To complete the survey please go to https://www.surveymonkey.com/r/897K6VP
Visit the website for more information: https://ksellickresearch.wordpress.com/ or download the information flyer (PDF 1.3MB)
University of Sydney
Smoking and Antidepressant Medicines research study.
10min survey to learn about the patterns of smoking in people taking different antidepressant medicines.
- aged over 18 years
- taking an antidepressant medicine for the management of depression
- proficient in English
All participants will enter a draw to win one of four $50 grocery vouchers.
Download or view Research Study Poster (PDF 11.7KB)
Download or view Research Study Participant Information (PDF 459.9KB)
Study to develop guidelines for family and close friends of people with major depressive disorder
Depression can affect a person’s confidence, daily functioning, work and relationships. Close family and friends of an adult with depression often have little information about depression and how to help. We aim to develop easily accessible guidelines that are relevant and useful to family members, partners and friends who are a primary source of support for adults with major depressive disorder.
What is involved?
People with major depressive disorder, carers (family members, partners, close friends) and clinicians (those who work in the area) with experience and expertise in dealing with depression are invited to be expert panel members. Panel members will be asked to rate statements on surveys (maximum 3) about what they consider might be helpful to include in the guidelines, and can add their comments and suggestions. They will not be required to attend any meetings as all contact will be via the Internet, or if preferred, via post. This project has ethics approval and participation is voluntary, confidential and private. It is being conducted by Dr Lesley Berk and the icarestudy team at Deakin University in Australia.
Panel members who complete all survey rounds (maximum 3) will be offered an Amazon Voucher for AUD $30. Panel members will receive a copy of the guidelines, and summaries of results and related journal publications. More detailed information about the project specific to each group of participants can be accessed by clicking here for the Plain Language and Consent Form (PICF) for friends and family, here to see the PICF for clinicians, and here to see the PICF for adults diagnosed with major depressive disorder.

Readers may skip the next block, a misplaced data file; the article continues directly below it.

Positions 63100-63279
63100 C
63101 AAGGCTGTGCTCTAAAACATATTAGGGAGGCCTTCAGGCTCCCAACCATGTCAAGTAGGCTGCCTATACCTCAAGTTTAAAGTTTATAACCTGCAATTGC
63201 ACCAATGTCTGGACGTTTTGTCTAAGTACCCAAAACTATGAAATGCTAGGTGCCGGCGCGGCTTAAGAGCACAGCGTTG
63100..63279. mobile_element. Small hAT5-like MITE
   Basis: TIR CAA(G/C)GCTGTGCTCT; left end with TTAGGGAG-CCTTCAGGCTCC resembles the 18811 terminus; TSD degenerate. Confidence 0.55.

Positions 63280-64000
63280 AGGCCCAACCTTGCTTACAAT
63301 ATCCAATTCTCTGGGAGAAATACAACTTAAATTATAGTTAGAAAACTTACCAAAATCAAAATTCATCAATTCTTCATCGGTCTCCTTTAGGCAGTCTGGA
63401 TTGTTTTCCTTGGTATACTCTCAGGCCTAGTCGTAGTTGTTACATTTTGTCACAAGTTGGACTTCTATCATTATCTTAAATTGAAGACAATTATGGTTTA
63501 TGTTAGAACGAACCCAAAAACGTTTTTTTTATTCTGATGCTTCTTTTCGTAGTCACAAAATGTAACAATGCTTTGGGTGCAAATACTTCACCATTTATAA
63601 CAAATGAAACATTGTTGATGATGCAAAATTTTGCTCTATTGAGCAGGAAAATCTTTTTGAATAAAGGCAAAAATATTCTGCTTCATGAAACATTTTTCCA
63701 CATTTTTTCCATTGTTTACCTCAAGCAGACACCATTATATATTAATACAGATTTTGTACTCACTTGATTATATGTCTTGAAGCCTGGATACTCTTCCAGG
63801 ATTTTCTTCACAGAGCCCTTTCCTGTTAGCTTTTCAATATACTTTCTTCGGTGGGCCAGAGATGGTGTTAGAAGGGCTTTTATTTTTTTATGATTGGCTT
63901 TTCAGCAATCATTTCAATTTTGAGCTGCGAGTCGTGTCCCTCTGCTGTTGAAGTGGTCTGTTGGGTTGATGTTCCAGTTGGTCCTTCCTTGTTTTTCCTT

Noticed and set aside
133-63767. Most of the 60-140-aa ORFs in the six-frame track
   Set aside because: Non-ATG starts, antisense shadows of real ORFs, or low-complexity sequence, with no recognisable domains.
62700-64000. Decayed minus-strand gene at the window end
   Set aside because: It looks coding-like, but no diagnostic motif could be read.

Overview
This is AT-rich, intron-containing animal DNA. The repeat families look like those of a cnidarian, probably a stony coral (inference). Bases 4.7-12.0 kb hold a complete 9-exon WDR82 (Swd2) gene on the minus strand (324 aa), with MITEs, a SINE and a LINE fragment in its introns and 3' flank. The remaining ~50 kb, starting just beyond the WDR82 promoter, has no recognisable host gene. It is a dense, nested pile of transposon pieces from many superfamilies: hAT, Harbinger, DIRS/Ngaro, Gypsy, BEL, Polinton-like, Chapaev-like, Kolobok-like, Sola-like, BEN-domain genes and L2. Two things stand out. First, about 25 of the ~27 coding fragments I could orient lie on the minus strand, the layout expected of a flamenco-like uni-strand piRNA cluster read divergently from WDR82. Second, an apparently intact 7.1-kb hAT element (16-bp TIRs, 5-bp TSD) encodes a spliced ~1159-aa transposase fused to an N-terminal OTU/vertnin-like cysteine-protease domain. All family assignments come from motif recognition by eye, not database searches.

Who to contact?
We would greatly appreciate your help with what we believe to be an extremely important and worthwhile project. If you are interested in assisting with the development of the guidelines, or if you have any questions, please contact Lesley Berk via Email: firstname.lastname@example.org or phone 0402 518 843. Download info (PDF 203KB)
Canakinumab Add-on Treatment for Schizophrenia (CATS) Study
Canakinumab adjunctive treatment to reduce symptoms and improve cognition in people with schizophrenia displaying elevated blood inflammatory markers
What is the purpose of the study? You are invited to participate in a research study of a human immune cell-line antibody upon language, memory, and symptoms of schizophrenia. This human immune cell-line antibody, canakinumab, is a class of medication that decreases the levels of the protein interleukin-1beta (IL-1β). The IL-1β protein is produced in response to inflammation in your body and canakinumab can decrease IL-1β protein and inflammation by blocking the pathway.
What does the study involve? The study involves a one-time injection of canakinumab or placebo and 6 monitoring assessment visits over a 4-month period. The assessments include 1) An in-person screening interview 2) Cognitive tests 3) Symptom assessments 4) Medical examinations and clinical interviews 5) Blood collection